Chili’s data breach: Here’s what we know so far

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Chili's restaurant exterior
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Restaurant chain Chili’s has announced that a portion of its restaurants were affected by a newly discovered data breach for about two months earlier this spring.

No word yet on exactly how many people are involved in this breach or which individual restaurants were impacted, though details are still emerging.

RELATED: Restaurant apocalypse —600+ chain restaurants closing in 2018

Chili’s reveals data breach

On May 11, Brinker International — the parent company of Chili’s Grill & Bar — disclosed that malware was discovered on some of its payment-related systems. It’s believed that the malware was active between March and April of 2018 at select restaurants.

The info that was captured is believed to have been limited to the credit or debit card numbers and cardholder names of some customers.

The breach is not expected to be as wide-reaching as some other recent ones, like Equifax. That’s because Chili’s doesn’t collect really key identity info such as your Social Security number, full date of birth and or federal or state identification number.

That said, a third-party forensic expert is currently investigating and more developments in this story are expected.

Brinker International also owns Maggiano’s Little Italy, but that chain remains unaffected at this time.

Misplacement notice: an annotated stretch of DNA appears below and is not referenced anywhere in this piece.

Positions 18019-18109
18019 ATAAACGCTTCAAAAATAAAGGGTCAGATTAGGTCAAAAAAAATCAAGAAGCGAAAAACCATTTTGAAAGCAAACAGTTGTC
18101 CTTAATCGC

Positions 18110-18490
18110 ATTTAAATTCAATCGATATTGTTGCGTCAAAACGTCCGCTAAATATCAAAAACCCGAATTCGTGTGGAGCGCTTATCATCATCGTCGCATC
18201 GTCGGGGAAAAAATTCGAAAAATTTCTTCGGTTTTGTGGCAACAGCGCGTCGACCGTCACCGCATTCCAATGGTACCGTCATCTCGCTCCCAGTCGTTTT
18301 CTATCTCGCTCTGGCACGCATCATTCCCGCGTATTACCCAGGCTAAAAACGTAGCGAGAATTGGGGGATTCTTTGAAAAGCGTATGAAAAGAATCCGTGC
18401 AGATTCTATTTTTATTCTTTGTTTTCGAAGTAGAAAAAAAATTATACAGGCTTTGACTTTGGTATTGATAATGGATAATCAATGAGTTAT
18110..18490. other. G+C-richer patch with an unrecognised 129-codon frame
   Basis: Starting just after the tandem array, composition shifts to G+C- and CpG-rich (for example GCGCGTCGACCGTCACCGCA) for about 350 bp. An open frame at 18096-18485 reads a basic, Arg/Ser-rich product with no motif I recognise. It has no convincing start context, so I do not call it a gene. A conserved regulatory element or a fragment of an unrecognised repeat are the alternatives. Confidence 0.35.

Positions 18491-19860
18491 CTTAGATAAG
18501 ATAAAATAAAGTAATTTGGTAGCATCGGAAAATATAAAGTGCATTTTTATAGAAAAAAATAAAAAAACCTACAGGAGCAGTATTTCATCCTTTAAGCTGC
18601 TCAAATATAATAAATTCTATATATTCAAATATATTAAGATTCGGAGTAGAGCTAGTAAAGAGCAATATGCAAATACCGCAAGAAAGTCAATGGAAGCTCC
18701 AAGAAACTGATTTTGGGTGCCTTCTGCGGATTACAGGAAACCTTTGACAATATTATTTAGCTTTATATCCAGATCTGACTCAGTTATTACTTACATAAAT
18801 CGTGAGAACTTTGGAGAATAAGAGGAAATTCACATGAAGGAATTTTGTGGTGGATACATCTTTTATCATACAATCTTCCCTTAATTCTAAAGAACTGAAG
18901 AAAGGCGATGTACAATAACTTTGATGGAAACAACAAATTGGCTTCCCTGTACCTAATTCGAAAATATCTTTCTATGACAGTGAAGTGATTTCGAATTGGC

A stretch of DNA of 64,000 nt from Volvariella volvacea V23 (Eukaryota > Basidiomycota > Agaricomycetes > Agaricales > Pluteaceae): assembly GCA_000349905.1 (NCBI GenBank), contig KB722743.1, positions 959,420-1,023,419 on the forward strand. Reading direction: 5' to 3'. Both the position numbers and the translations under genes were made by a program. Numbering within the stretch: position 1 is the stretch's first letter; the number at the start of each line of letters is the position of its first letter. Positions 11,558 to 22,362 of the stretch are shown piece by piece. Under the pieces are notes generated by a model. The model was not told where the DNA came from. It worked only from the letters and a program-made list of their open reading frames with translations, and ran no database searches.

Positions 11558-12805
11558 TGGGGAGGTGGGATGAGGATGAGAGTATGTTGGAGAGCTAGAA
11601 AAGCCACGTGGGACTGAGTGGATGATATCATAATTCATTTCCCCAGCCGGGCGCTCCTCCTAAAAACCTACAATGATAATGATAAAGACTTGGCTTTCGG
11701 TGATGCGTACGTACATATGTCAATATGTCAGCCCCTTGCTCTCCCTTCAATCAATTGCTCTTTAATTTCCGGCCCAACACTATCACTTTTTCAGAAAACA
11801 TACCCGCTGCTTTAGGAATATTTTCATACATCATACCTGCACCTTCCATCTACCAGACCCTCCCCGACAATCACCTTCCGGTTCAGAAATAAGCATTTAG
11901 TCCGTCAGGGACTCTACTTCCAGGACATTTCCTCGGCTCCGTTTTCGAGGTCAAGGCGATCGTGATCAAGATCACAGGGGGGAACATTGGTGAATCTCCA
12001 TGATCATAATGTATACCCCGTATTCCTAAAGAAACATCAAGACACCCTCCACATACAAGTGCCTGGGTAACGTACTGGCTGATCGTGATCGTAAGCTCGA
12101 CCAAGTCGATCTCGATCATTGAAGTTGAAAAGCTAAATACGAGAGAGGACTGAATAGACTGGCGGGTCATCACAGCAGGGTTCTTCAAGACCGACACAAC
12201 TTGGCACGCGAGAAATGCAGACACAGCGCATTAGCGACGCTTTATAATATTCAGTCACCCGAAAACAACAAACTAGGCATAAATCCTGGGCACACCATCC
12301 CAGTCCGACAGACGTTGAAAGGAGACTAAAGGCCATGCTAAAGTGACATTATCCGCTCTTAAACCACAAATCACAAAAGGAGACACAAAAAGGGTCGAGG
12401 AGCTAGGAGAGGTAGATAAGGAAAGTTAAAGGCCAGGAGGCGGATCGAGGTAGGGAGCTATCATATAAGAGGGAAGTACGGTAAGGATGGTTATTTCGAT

What should you do next? 

Like all corporations that face a breach, Brinker is promising fraud resolution and credit monitoring services for all affected guests. Unfortunately, that’s insufficient to really protect you.

Chili’s parent company is also informing the public about the urgency of doing a credit freeze if you haven’t already done one — and that’s the real key to protection here.

Money expert Clark Howard has long talked about doing a credit freeze as your immediate next step anytime you’re involved in a data breach.

The size of the data breach shouldn’t determine whether or not you should do a credit freeze. The bottom-line is that a credit freeze remains the single best way to protect yourself after a data breach. That’s because a credit freeze effectively shuts down a criminal’s ability to open new credit in your name, even if they get enough of your personal info in a data breach to do so.

Contrary to popular misconception, you can continue to use your existing credit cards when you have a credit freeze on file with the three main credit bureaus — Equifax, Experian and TransUnion.

The freeze only affects criminals trying to open new lines of credit in your name without your permission by shutting them down cold.

See our step-by-step instructions for getting a credit freeze in place.

A challenging year for restaurants

This year has already proven to be another difficult one for the restaurant industry.

Last month, we learned of a data breach that impacted up to an estimated 37 million Panera customers. Earlier in the year, Jason’s Deli revealed a data breach took place at its restaurants during the 2017 holiday season.

But data breaches aren’t the only problem restaurants seem to be facing. In this difficult retail climate, there’s also the specter of store closures to deal with.

The year 2017 saw the shuttering of thousands of chain restaurants, and that trend has continued. So far this year, we’ve gotten announcements about planned closures of 500 Subway restaurants, 60 to 80 Applebee’s locations and about three dozen IHOPs.

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Theo Thimou About the author:
Theo has co-written several books with Clark Howard, including the #1 New York Times bestseller "Living Large in Lean Times."
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